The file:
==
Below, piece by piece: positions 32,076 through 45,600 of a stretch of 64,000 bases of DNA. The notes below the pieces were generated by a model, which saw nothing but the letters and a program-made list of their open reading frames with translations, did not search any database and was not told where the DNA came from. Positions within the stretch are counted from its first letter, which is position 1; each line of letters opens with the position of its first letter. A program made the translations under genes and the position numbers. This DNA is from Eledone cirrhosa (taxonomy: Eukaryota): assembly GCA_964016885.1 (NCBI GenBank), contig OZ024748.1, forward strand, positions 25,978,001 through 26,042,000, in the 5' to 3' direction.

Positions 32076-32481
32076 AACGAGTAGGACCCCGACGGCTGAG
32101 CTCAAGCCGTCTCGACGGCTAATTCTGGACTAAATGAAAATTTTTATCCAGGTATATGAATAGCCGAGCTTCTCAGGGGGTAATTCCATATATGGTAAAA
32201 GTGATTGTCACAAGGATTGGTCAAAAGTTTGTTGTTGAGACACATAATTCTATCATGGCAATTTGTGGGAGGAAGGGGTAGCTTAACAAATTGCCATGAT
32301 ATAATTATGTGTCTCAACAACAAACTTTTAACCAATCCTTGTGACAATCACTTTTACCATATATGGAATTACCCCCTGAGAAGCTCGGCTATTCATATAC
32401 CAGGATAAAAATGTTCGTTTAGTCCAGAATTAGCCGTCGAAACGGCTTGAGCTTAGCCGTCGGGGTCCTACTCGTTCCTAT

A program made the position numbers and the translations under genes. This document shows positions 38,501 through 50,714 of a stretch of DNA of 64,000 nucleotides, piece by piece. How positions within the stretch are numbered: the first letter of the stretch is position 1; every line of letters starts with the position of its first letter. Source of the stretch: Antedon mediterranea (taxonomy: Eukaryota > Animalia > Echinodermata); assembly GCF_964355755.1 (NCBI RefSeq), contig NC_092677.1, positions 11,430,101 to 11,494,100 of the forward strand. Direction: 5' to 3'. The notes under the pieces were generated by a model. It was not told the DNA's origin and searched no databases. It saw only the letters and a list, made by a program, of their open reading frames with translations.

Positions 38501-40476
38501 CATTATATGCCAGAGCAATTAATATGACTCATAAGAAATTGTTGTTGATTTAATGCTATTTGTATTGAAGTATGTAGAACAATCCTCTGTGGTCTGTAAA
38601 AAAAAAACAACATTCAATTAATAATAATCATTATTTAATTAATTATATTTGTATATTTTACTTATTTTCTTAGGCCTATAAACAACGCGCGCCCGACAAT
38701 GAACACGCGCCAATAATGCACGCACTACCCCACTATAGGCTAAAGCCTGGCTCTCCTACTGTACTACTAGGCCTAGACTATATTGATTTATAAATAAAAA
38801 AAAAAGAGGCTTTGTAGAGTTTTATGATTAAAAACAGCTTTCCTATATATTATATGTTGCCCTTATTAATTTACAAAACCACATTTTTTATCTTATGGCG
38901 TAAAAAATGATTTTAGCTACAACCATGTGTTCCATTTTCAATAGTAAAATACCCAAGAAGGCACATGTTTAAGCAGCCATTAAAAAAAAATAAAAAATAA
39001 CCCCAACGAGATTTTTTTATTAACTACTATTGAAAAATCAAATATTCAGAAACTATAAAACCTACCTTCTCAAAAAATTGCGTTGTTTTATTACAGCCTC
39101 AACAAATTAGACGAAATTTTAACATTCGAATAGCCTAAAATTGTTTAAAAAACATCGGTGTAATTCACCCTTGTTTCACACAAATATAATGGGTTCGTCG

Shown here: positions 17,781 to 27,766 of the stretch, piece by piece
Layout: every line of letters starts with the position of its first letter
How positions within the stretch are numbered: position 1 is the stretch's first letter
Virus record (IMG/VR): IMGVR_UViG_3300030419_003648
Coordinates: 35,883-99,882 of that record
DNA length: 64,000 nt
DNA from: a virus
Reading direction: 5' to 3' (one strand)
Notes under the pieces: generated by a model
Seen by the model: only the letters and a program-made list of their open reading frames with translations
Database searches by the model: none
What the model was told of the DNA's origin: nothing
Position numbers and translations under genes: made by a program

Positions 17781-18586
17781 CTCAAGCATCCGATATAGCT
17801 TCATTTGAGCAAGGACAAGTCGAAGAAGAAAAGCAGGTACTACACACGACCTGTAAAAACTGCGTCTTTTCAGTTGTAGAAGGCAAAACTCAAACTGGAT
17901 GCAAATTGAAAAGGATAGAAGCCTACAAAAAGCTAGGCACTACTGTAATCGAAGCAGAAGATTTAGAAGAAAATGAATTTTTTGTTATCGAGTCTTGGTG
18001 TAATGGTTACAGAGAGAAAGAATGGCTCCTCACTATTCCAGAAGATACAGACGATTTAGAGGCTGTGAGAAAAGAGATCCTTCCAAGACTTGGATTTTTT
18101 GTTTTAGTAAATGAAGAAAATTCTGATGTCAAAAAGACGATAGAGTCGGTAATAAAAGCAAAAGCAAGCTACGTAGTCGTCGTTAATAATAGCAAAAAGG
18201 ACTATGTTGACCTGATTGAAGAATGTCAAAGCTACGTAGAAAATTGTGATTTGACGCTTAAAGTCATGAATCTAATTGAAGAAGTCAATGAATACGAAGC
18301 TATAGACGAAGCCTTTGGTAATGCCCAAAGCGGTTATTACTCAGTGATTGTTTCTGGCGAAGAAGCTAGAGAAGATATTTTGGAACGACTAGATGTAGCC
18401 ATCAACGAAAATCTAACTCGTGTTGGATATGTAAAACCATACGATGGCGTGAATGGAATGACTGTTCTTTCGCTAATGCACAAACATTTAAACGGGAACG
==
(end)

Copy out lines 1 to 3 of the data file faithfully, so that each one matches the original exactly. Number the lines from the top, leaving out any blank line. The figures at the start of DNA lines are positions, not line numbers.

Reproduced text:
Below, piece by piece: positions 32,076 through 45,600 of a stretch of 64,000 bases of DNA. The notes below the pieces were generated by a model, which saw nothing but the letters and a program-made list of their open reading frames with translations, did not search any database and was not told where the DNA came from. Positions within the stretch are counted from its first letter, which is position 1; each line of letters opens with the position of its first letter. A program made the translations under genes and the position numbers. This DNA is from Eledone cirrhosa (taxonomy: Eukaryota): assembly GCA_964016885.1 (NCBI GenBank), contig OZ024748.1, forward strand, positions 25,978,001 through 26,042,000, in the 5' to 3' direction.

Positions 32076-32481
32076 AACGAGTAGGACCCCGACGGCTGAG